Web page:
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I never planned to be a business and economics journalist.
No one does.
But in 1991 when CNN International offered me a job in London — in the basement of a big glass building on Southwark Bridge that also housed something called the Financial Times — I got a quick education.
Yes, there was all that hair and make-up. Screaming, preening anchors. Sly maneurverings of colleagues who would sell their sisters for a chance to sniff Christiane Amanpour's perfume.
And, sure, all that was fun for a 21-year-old kid from Detroit.
But what really hooked me was the stuff scrolling by on the prompter. Behind the TV cliches and all that silly jargon, something was happening. Interesting things. Important things.
Europe was uniting — politically and economically — beneath a single currency. The "Third World" became "emerging markets." China boomed. India followed. Back home, Wall Street went mainstream. New ideas, companies and technologies changed the game. Something called the Internet appeared.
Suddenly, we were all connected: my German, South African, Australian and British co-workers. The poor Mexican strawberry farmer who found a job in a U.S. auto parts factory in Guanajuato. The hedge fund manager in Boston trying to guess which brands Chinese teens would be buying in 10 years.
It was globalization — the story of our time — bursting forth like a song in Mandarin, Hindi, German, Japanese, Swahili, Spanish and a thousand other tongues.
Since then my job has been to listen. To somehow comprehend how all of this fits together — from politics, to economics to culture. And then to tell the best stories that I could find on TV, radio, magazines and the Web.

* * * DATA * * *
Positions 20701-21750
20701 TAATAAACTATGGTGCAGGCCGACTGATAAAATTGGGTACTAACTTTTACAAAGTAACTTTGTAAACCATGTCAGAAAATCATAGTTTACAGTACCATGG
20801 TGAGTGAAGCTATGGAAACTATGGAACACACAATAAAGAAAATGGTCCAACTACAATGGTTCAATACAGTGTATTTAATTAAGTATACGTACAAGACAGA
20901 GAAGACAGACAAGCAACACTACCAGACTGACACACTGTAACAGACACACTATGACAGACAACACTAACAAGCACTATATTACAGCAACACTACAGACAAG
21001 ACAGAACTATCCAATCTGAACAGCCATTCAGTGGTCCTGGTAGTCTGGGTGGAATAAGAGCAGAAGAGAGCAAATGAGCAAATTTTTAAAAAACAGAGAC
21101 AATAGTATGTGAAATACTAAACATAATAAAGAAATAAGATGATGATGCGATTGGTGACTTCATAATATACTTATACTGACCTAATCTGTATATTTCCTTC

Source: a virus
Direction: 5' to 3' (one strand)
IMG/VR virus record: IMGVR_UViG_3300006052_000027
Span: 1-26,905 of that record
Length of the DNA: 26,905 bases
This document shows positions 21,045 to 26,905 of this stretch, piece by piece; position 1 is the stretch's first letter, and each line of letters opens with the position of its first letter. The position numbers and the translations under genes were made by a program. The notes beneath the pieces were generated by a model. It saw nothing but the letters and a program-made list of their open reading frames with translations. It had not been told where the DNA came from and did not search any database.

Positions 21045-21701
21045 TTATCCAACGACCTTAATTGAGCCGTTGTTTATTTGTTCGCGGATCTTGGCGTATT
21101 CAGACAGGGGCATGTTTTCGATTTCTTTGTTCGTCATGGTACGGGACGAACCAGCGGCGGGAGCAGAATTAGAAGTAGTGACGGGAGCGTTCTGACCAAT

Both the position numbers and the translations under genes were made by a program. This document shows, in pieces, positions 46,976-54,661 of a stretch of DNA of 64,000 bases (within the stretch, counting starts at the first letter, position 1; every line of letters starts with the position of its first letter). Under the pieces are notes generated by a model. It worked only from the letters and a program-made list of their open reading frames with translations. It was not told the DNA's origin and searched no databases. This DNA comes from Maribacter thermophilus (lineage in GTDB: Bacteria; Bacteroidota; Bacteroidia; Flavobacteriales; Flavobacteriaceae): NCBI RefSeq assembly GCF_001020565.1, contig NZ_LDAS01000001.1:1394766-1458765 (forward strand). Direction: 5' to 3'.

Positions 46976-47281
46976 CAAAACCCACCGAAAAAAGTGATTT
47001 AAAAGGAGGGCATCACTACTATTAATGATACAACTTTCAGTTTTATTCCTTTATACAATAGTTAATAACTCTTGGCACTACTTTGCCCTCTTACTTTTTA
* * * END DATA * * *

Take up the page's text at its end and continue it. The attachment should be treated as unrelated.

If you ask the right questions, these stories are everywhere.
How does McDonald's sell burgers in India, the land of the sacred cow? Why are all these corn-fed Midwesterners stumbling around Guangdong province and the dusty corners of Maharastra? What is a tiny Chicago design firm doing in the villages and forests of Java?
They're such great stories because they combine everything that makes us human: Greed. Fear. Competition. Cooperation. Treachery. Hope. Malfeasance. Honesty.
And these are the kinds of stories we're proud to be telling you here at GlobalPost.
You'll find them every day, of course, in the Commerce section but also throughout the site, and throughout the world.
Because politics in China matters to the economics of the United States. Because the culture of Poland, Thailand, Costa Rica, Zimbabwe — or any other county — is central to its business, its people, its neighbors, its past and its future. Because wisdom knows no boundaries.
Because we are all connected.